What is your MRI not telling you?

Low back pain is a common orthopedic condition that affects quality of life, function, and overall health. The evolution of medical imaging has resulted in an increase frequency of MRI/X-Ray/CT scans. The treatments for low back pain include, medication, rest, physical therapy/chiropractic, and supervised exercise.

As a strength and conditioning facility who has physical therapists on staff, we often work with clients who are coming off of an injury. The challenge that coaches and therapists have to overcome is having to work around the MRI. Herniated or bulging disks in an MRI or X-Ray (reality, X-rays can’t diagnose bulging disks), may cause clients to be fearful of picking objects off the floor, squatting and doing many other functional activities. However, research has shown that MRIs present many false positives and a large proportion of them do not show enough information to dictate level/method of treatment. These findings may actually increase the fear and anxiety with movement, which can intensify pain and stiffen joints/muscles.

So what does this mean? Although MRIs and X-rays are very effective in ruling out red flags (cancer, infections, fractures, infection, etc.), they are not the most effective in helping you understand or treat the pain that you are feeling in your low back. The good news is that you don’t have to let your MRI dictate what you can and cannot do.

The best people to help you return to function are specialists like physical therapists, chiropractors, and strength coaches. The combination of all three professions will allow to maximize range of motion, stability, and overall function.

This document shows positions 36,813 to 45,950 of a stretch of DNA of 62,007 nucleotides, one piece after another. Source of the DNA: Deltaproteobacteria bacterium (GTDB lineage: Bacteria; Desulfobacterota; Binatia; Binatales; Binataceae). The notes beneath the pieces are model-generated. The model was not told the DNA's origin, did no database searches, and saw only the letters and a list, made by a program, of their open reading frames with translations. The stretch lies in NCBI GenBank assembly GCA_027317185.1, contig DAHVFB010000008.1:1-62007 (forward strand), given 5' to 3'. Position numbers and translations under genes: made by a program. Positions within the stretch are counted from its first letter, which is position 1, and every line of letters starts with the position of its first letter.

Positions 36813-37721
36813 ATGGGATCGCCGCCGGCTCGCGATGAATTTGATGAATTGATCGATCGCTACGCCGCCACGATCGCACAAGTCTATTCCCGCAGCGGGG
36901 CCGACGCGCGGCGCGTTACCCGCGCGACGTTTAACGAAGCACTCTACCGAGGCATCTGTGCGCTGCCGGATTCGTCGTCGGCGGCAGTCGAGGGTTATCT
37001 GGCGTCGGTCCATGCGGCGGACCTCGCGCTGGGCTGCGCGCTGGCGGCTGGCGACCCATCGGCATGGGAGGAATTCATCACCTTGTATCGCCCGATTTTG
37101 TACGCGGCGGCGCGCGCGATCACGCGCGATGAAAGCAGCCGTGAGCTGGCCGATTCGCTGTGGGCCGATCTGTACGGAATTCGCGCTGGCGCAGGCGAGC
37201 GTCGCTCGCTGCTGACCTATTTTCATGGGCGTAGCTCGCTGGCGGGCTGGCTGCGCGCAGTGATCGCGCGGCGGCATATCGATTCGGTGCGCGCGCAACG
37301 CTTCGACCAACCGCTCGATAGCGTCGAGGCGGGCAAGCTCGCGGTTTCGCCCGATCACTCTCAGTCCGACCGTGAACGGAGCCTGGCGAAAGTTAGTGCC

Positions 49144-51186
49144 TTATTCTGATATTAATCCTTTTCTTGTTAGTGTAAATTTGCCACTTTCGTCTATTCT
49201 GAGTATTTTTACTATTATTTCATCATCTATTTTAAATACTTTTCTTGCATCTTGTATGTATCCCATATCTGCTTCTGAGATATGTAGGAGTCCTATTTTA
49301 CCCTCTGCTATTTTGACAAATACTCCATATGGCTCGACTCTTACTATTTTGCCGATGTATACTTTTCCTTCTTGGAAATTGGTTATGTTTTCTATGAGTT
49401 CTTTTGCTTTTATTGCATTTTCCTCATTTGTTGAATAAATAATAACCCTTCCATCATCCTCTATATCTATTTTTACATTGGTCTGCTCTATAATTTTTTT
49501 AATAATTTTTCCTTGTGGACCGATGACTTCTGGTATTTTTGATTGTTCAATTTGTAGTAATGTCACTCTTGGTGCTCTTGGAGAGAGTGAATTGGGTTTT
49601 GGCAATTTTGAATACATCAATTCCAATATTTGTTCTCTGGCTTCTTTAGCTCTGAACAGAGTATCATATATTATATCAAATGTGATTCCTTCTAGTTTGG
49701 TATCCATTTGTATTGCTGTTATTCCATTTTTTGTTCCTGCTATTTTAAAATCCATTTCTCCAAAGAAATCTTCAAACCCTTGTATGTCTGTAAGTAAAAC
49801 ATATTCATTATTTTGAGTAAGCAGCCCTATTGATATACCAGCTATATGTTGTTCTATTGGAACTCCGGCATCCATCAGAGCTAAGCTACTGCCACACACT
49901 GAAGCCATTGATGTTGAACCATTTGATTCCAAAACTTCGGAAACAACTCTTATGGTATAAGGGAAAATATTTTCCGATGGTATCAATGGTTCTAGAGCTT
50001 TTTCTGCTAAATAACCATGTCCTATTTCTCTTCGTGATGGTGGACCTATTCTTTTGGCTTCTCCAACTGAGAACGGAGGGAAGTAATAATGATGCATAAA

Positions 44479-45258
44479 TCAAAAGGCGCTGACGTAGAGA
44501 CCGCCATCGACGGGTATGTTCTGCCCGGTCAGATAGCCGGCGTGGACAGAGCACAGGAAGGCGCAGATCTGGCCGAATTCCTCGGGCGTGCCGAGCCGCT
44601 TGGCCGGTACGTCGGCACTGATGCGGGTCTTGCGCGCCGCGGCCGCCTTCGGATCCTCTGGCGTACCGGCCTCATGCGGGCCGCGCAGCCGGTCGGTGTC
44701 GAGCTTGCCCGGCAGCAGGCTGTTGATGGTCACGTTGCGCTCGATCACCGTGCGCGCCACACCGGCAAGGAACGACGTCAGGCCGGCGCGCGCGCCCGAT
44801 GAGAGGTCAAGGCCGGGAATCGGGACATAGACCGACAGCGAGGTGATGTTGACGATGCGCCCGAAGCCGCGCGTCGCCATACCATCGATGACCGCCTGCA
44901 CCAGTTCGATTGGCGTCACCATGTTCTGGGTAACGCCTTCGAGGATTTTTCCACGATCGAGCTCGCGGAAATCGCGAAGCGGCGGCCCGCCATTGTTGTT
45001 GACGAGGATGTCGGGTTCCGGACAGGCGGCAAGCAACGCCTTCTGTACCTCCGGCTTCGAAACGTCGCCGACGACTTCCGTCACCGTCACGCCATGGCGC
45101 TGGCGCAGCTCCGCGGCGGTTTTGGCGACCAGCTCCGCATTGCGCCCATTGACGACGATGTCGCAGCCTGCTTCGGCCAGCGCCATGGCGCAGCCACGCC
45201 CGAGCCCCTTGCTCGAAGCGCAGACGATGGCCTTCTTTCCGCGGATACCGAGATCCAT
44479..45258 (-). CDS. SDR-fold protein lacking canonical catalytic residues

Over the next few days we will share with you the best ways to work around low back pain and how to return back to your normal activity after getting injured. It is very important that you do have medical clearance from your physician (if you’re under the care of one). This week we will be focusing primarily on generalized back pain. If you do have symptoms radiating down your legs, numbness, or unexplained weakness as a result of your back pain, immediately seek out the evaluation from an orthopedist to rule out any red flags.

If you have any other areas of the body that you would like to learn more about over the next couple weeks, reply to this email.

Have a great day,


*The owner will not be liable for any errors or omissions in the information provided nor will the owner be liable for any accidents, injuries or other damage, howsoever occurring to any person or property arising out of or in any way connected to the use or application of information obtained from this message


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